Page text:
Spongy minds are at risk of becoming complacent in the EZ-Boy of the church. It is tempting to seek such relaxation, however, neglecting the fountain of wealth found in alternative sacred texts not only robs potential for additional spiritual fulfillment, more importantly, it is a missed opportunity to connect the dots between our shared experience.
Somewhere along the lines the great scriptures meant to ease weary souls became competitive, like there were too many chefs in God’s kitchen and someone had to pack their knives and go. I am not the first to have the realization, but I see value in stating again, that the religions of our world are more similar than they are different. Their similarities are enough to support a cohesive working environment, and their differences enough to bring new spices to the mix.
A place to start is acknowledging the significance of numbers. Take the number three. Being raised Christian, my first thought is the Holy Trinity: Father, Son, and Holy Spirit. Likewise, Buddhism has the Triple Gem: Buddha, Dharma, and the Sangha. In the mystic Jewish tradition of the Kabbalah, it is said that the soul has three parts: Nefesh, Ruach, and Neshama. Of course, explanatory comparisons of the groupings will not be exact, but there are uncanny connections.
The Old Testament of the Bible was originally written in Hebrew, and the New Testament in Greek. You’ll find the words Ruach (Hebrew) and Pneuma (Greek), used to reference the Holy Spirit, both of which translate to “wind” or “breath.” Right away, a light bulb goes off that the Hebrew word appears in both Christian and Kabbalah teachings, but the essence of the two concepts should be explored.
The Holy Spirit has many roles, one of which is to help Christ’s followers embrace and carry on his teachings. These include the Beatitudes spoken during the Sermon on the Mount, which are thought to encompass Jesus’ ideals of compassion, spirituality, and mercy. Now let’s consider the Ruach, which Kabbalah describes as the middle level of the soul; the part that holds moral virtue and can distinguish between good and evil.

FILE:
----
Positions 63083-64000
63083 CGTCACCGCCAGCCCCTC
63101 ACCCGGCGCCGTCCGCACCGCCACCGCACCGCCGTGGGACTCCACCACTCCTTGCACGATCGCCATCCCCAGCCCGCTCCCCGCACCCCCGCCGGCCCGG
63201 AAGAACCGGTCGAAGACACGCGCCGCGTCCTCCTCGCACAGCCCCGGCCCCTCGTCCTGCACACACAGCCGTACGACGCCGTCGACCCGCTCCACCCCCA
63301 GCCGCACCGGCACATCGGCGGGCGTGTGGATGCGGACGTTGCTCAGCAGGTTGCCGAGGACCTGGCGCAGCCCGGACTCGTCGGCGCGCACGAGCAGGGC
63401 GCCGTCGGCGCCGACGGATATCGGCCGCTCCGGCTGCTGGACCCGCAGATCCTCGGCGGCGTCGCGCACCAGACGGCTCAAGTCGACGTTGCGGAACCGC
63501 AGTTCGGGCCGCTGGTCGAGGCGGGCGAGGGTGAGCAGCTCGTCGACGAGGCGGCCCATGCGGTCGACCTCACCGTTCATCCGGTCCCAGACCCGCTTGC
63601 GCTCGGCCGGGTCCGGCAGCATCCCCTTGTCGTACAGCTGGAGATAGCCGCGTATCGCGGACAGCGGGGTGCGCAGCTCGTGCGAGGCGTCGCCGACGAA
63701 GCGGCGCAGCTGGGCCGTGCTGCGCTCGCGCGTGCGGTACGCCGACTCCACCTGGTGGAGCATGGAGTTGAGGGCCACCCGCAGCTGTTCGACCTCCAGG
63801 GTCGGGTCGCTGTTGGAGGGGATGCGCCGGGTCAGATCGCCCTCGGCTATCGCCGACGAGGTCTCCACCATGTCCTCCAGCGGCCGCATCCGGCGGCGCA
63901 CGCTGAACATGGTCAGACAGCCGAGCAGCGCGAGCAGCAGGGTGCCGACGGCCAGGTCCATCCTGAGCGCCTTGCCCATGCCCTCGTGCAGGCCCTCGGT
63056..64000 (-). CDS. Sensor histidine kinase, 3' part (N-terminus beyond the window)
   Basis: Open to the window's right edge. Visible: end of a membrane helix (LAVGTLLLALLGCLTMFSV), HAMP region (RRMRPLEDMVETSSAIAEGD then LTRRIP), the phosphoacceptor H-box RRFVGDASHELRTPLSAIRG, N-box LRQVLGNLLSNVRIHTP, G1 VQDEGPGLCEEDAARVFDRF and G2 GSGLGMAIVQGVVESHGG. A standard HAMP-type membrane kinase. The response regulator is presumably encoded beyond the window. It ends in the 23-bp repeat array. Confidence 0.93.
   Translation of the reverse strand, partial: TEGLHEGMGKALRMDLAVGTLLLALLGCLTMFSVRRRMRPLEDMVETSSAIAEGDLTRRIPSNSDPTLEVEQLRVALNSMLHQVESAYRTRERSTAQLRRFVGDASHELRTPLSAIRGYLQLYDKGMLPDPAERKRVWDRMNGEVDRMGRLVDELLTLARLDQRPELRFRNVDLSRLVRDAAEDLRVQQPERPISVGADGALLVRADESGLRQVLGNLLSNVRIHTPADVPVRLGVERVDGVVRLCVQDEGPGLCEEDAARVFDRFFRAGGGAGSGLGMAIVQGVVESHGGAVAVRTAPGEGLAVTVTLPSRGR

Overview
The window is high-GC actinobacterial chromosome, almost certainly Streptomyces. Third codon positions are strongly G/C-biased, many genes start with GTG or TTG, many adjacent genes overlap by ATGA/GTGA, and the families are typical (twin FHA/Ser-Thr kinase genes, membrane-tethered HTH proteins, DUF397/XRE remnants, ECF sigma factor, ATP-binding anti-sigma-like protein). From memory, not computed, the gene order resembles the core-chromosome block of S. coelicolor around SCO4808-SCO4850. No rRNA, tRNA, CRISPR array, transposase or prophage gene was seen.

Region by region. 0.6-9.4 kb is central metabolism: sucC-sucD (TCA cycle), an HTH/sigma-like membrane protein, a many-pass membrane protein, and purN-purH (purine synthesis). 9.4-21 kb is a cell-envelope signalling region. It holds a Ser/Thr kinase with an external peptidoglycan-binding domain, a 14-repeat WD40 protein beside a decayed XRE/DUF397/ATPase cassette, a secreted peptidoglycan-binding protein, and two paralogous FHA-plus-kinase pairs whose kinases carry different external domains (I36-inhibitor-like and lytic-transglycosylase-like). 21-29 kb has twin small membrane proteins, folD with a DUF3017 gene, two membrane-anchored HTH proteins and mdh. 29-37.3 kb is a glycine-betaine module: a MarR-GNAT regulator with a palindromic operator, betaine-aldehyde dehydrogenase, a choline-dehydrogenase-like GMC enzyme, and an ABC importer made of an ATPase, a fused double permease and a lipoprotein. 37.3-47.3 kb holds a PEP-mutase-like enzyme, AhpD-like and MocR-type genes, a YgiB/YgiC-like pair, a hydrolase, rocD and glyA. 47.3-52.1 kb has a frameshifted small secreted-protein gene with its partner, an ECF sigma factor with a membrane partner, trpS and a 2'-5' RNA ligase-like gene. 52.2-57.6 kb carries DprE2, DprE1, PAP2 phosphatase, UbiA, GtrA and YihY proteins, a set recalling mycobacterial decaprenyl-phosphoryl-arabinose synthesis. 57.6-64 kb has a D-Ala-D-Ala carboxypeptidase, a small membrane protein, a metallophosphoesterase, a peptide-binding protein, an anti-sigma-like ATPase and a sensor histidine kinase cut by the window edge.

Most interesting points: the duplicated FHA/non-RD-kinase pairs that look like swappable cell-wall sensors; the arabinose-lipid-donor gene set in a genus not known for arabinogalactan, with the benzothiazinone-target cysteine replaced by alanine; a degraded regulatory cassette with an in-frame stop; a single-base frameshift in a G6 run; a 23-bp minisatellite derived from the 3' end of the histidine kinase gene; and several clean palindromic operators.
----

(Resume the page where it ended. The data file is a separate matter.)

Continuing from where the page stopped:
I cannot claim to be a scholar, and perhaps I am reading at surface level, but it is my perception that the teachings of Jesus that the infiltrating Holy Spirit helps uphold are meant to foster aspirations for “good” acts. Bluntly put, providing a guide to distinguish how to behave by separating good from evil.
The Dharma, though a much broader term, still conveniently and comfortably falls in line with this discussion. The Dharma supports the natural law, a way of ethical conduct that allows all beings to live together peacefully. Furthermore, just as the Buddha is understood to be the embodiment of the Dharma, Jesus is thought to possess the fullness of the Holy Spirit.
Personally, when this revelation first occurred to me I thought, “Huh?” Differing parts of the world thousands of miles apart created similar beliefs and allegories for their people. I can only give the explanation I have come to understand: because we all feel, we all experience, we all seek. Original thought is hard to come by when individuals in the committee are cut from the same cloth known as humanity. This brief observation of religious parallels is the tip of the iceberg. It only gets more eerie (or perhaps enlightening?) the deeper you dig.
Millennials, I’m speaking to you for two reasons: First, because I am a proud member of the generation, and second, because I know all too well the desperation to make sense of the messes life has by now thrown at you. With that, I will conclude: no matter what kind of funny looking outfit your parents dressed you in, or what religion decided to claim you, with every once of my being I encourage you to keep searching. Put comfort at risk and set forth. You may come back satisfied with your spiritual affiliation since birth, but the journey will forever change your outlook on this world and your place within it.